TikTokers show their moves

Teresa Arisawa

Since its launch in late 2018, the video sharing app TikTok has taken over the internet. It has recently become especially popular with high school students due to its relatable comedic content and fun dances. Many Lynbrook students have TikTok accounts, and watch TikToks during their free time or make them with their friends when they are bored. TikTok has fueled the spread of many viral memes, songs and dances. Some notable recent trends that have taken off due to TikTok are different variations of a dance move called the “woah” and the stereotype of “VSCO girls.” The platform, to no surprise has found its way to Lynbrook, launching three students to internet fame.

Anya Sikri, sophomore Photo by features section

Sophomore Anya Sikri, like most users, originally downloaded TikTok for her own enjoyment, without thinking about the possibility of being anything more than a viewer.

“It definitely started out as a joke,” Sikri said. “Eventually, as I was going through the TikToks, I came up with my own ideas, and then I just started making them. I didn’t think it would really go anywhere — I usually just kept them private or shared them with my friends. But when I posted them [publicly], it started to become more fun.” 

This past summer, Sikri made several TikToks, ranging from painting videos to short sketches. 

“For me, it doesn’t take that long to make a video,” said Sikri. “Probably takes a few minutes, it just depends on how far-fetched the idea is. Most of mine are just comedy videos, so I just have to film from different angles, pause the video, then film again.” 

One of Sikri’s videos, jokingly depicting the rise of Asians in the Bay Area, got on the For You page, and was later featured on the popular local Instagram page, @siliconvalleyprobs. 

As the repost gained traction, it attracted more attention and followers to Sikri’s TikTok account. While it was exciting to have others see her videos, Sikri’s sudden growth posed concerns with her father, who was worried about her privacy. 

“After my TikTok was posted on @siliconvalleyprobs, a lot more people came to my page and started looking at my TikToks, which is pretty cool,” Sikri said. “But I totally understand his issue of privacy, so I’m just making less TikToks now.”

However, the attention is not always positive. Like many other small creators on TikTok, Sikri has had to deal with bigger accounts stealing her content. One of  Sikri’s videos was copied verbatim shortly after she posted it. The copied video ended up getting more than triple the amount of views that the original did. What followed was an influx of comments from uneducated users accusing Sikri of stealing content.

“So, it [the publicity] can be a good and bad thing,” Sikri said. “Most of TikTok is people doing different variations of an audio, and they have different takes on it. But they’re really easy for people to copy, because they can make the same video, but just change one part of it. So you can’t really claim it’s copied.”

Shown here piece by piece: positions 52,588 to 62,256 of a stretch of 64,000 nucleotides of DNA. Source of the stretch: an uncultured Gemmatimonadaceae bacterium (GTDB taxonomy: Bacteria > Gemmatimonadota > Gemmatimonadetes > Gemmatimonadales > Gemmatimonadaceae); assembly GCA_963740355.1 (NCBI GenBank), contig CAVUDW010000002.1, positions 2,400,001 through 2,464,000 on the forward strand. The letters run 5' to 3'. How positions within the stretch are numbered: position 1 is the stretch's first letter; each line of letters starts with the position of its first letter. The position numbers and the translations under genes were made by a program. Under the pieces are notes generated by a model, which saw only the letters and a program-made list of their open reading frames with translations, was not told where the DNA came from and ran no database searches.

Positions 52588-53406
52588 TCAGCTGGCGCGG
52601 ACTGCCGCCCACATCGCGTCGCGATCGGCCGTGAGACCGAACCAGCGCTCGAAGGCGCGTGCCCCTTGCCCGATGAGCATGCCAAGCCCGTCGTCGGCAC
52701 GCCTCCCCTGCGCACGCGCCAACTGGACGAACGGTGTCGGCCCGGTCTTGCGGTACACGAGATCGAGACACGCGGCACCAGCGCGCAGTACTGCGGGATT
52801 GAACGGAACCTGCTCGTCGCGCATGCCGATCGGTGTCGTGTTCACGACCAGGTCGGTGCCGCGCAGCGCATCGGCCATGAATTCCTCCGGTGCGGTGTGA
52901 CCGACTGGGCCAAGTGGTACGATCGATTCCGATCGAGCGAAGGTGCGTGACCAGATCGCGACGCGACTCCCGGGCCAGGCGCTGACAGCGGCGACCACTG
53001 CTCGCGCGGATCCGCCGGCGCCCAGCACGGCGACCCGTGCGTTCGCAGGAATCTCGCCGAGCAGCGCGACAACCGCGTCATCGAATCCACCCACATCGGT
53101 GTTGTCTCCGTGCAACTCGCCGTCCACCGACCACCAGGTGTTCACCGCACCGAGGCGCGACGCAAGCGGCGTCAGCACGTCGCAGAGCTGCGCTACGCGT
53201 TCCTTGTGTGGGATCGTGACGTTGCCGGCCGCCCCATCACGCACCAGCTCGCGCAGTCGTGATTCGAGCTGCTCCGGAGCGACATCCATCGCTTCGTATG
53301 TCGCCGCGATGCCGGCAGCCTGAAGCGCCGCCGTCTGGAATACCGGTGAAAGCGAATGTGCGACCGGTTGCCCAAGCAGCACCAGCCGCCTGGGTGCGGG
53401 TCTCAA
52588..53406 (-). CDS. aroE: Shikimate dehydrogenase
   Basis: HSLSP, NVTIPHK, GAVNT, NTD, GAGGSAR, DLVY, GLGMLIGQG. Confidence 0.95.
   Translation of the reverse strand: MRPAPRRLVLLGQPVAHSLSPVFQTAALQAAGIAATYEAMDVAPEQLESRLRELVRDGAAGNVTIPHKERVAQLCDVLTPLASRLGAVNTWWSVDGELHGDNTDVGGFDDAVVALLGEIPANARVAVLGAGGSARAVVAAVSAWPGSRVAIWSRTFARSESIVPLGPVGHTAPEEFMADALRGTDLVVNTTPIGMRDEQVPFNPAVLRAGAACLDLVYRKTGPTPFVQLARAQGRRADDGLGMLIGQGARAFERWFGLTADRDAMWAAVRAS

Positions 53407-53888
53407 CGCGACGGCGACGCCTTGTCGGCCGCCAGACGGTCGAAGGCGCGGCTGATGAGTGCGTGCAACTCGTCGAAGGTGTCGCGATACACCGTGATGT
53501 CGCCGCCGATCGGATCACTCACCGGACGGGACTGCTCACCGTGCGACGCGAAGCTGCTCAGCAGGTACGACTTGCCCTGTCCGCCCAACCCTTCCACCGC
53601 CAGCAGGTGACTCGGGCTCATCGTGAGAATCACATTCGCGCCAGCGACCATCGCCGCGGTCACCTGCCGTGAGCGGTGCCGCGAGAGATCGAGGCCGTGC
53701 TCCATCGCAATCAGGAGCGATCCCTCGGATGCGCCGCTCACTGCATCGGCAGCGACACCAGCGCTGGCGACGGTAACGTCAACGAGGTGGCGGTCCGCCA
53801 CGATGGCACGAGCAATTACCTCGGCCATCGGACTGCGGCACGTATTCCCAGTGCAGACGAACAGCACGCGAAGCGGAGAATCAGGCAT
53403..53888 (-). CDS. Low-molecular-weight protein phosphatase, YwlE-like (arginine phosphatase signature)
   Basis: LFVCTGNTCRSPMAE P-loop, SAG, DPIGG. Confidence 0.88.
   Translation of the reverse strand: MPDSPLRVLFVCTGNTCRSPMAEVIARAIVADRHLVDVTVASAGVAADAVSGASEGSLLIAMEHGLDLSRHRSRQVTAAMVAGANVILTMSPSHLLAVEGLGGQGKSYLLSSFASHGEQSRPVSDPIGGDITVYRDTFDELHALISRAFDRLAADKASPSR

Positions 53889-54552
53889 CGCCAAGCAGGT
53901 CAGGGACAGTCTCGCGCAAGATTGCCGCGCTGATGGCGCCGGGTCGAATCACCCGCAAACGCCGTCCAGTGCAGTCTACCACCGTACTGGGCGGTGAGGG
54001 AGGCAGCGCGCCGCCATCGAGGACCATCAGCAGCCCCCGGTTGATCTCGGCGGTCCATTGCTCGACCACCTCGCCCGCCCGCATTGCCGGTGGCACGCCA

Because many creators reuse audio from other TikToks, the line between inspiration and imitation is not always clear.

“I think there’s definitely a lot of bigger creators copying little creators, because they have more followers, so it’s easier for them to get more likes and views,” Sikri said. “But this is always going to happen, and it is TikTok, so I don’t care too much about it.”  

Nowadays, with the rapid pace and unpredictability of internet trends, Sikri thinks that TikTok will probably meet its end sooner than people might expect. Just like its predecessor, Musical.ly, Sikri thinks that TikTok will follow in suit and die down soon. 

Through her time on the app, Sikri has seen the positives and negatives of an open platform and has learned a lot about what it is like to have her content seen by the masses. She is enjoying her time on the app, as ephemeral as it may be.  

Natalie Taylor, junior Photo by features section

Junior Natalie Taylor, like many, made her TikTok account out of summer boredom. However, unlike many, Taylor’s growth after starting to post videos was almost immediate. 

“I hit 1,000 followers in about one week, after that, I got a video that got 36,000 views and then it just escalated from there,” Taylor said. “When I had a few videos that got a good amount of likes, and I went from 800 followers to about 2,600 in about a month.” 

With such rapid growth, it became clear how big of an impact TikTok could have on Taylor. 

“I didn’t really notice that my videos were getting a lot of likes at first, because I wasn’t on the app that much,” Taylor said. “And once I did, I don’t know if you would call it an addiction, but I was always on it.” 

Currently, Taylor’s content mostly consists of her doing dances and TikTok trends by herself, or with her friends and family. Taylor has also been making a new “scary” series which has been growing more popular, where she films videos from a simulated point of view of someone while their home is suspiciously getting broken into. Depending on the type of subject of her video, the production can vary.